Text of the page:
Brandon Steinman – rPi Spotify remote
My project was a remote for Spotify that uses a Raspberry Pi! Here’s a video and some pictures:
- The most difficult parts of this project were getting my app to properly authenticate with Spotify’s API (their process is a little weird) and also creating a full program that combined objects from different libraries (this was my first time doing it in python). I’m most proud of getting through that last challenge, it took a lot of trial and error, and I gained a lot in terms of skill that I’d wanted to have claim to for a long time.
- My main learning goal was to iterate on my project once I became satisfied with it. I did embrace this mentality and made a sustained attempt to iterate on it once I had a working product. I tried to improve my Raspberry Pi project by automating the script triggers. I wanted to do this so that my project presentation would go more smoothly. I tried two routes: the first was to trigger the script to start when the Raspberry Pi boots. This caused dependency issues with the library ‘spotipy,’ and I really did not want to try to fix that and end up in over my head with a mass of hotfixes that could endanger the program and even the OS as a whole. I then tried to time the script triggers with crontab. I sank all my remaining time into this, and eventually had to give up, as the crontab logs were very unhelpful as to why the program wasn’t running. So, in a way, I ended up meeting my goal, but didn’t really have anything working to show for it. I’ll continue trying to get it to work, and to iterate on it in different ways. I’ll probably try to fill out the design and execution of the remote idea with my electronics at home. This is because this project was something I really care about and it would serve me well (and maybe others) to come up with a well-polished, finished product to show for this.
- I think one thing that is key to my learning is that I need ample time to make mistakes and learn over and on top of them. If I don’t end up giving myself enough resources to make mistakes, things often spiral into a mess of doubt and anxiety and sometimes things turn out right, but either way, cramming stuff in both in terms of time and by way of learning the tool on the object that I’ll be turning in as the end result. Neither of those work well for me. This feeds into how important repetition is for me, since some of my best work is in projects where I made lots of mistakes and iterated lots (sewing project, final project, stickers, etc). I also realized that I’m a lot more active and involved in a project when I believe that I’m going to end up using that experience sometime later. This makes me a bit sad, as it kind of seals my fate as a pragmatist. For example, I was instantly super involved in the sewing project because I knew it was a super useful skill and something I’d want to get artsy with later. But with the pom-pom bots, it’s pretty obvious that I didn’t get super involved as a result of not believing in it as a ‘useful’ experience. Granted, oftentimes I’m good at convincing myself either way of that, but for that project, I was probably just out of steam.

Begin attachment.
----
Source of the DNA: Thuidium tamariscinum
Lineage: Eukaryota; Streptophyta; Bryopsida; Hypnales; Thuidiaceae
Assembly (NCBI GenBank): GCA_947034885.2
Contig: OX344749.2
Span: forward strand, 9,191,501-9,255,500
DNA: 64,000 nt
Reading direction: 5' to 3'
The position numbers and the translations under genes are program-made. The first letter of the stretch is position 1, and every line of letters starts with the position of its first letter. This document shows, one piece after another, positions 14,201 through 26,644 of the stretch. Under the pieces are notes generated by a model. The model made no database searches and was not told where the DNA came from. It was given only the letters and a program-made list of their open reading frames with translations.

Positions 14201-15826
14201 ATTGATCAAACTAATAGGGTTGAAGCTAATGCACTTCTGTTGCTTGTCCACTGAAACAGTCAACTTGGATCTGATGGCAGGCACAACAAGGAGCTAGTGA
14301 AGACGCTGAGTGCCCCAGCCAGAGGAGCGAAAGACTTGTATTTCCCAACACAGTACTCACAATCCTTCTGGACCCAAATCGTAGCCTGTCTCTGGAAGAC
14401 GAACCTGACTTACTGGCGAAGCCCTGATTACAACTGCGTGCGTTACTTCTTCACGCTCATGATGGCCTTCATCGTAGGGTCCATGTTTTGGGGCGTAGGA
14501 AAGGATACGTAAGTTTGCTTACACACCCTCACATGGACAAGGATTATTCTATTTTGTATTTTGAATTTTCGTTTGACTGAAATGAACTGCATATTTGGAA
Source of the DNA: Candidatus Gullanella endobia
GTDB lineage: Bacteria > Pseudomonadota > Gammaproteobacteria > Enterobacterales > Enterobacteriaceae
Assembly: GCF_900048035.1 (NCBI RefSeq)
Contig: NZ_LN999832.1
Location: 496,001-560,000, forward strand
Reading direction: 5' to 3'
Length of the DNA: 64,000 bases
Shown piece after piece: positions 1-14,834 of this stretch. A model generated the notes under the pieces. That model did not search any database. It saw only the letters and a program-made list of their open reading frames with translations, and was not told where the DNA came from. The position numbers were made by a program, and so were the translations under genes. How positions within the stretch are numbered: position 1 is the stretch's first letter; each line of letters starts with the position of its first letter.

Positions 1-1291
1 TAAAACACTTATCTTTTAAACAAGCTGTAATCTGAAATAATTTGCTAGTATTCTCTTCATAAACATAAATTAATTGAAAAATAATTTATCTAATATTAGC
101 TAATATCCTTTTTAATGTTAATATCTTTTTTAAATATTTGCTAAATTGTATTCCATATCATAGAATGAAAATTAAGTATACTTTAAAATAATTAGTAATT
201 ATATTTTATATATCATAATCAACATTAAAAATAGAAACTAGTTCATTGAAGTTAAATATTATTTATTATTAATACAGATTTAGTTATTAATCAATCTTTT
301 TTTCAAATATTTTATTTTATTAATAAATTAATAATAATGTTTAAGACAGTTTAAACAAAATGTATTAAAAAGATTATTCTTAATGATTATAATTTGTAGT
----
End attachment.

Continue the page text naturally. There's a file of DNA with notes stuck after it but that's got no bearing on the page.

- I certainly feel like I’ve developed my confidence, as a maker, quite a bit. It was naturally difficult to get more relaxed while working in the makerspace, but the people there and this class gave me every opportunity to do so! It was a great experience and I look forward to spending more time on all manner of projects in the makerlab! This course has convinced me that I’ll have a happy longevity in making, due to the opportunities in community, learning, and tools resources that makerspaces offer. At this point in the year, my understanding of what all those things mean has also developed quite a lot. I’ve learned about the culture and societal dynamics surrounding makerspaces at large. Tangentially, it’s convinced me that I should go back to volunteering with the Urbana Bike Project. To call myself a maker is to recognize my incapability of doing nothing most of the time and having to act on my creative ideas. In comparison with my thoughts on the Seymour Papert quote at the beginning of the year to now, I’m in essentially the same standing. I have a good bit more experience on the personally meaningful aspect of it, that at times, that part is just as essential to the hands-on aspect. The hands-on aspect made this class much more significant, to the extent that the class wouldn’t work without being as hands-on as it is. The knowledge and experience gained is vital. To this day, I haven’t forgotten how to use a 3D printer, soldering/electronics tools, CNC lathe, Drill press, band-saw, dremel, arduino, shop-bot, and Autodesk Inventor, all because they were extremely hands-on and involved processes (all of which I learned at least 2 years ago, experiences that I am very lucky to have had). I expect the skills that I learned in this class to stick with me for the same reasons. I’m probably primarily a kinesthetic learner, so thank you for designing this class with people like me in mind!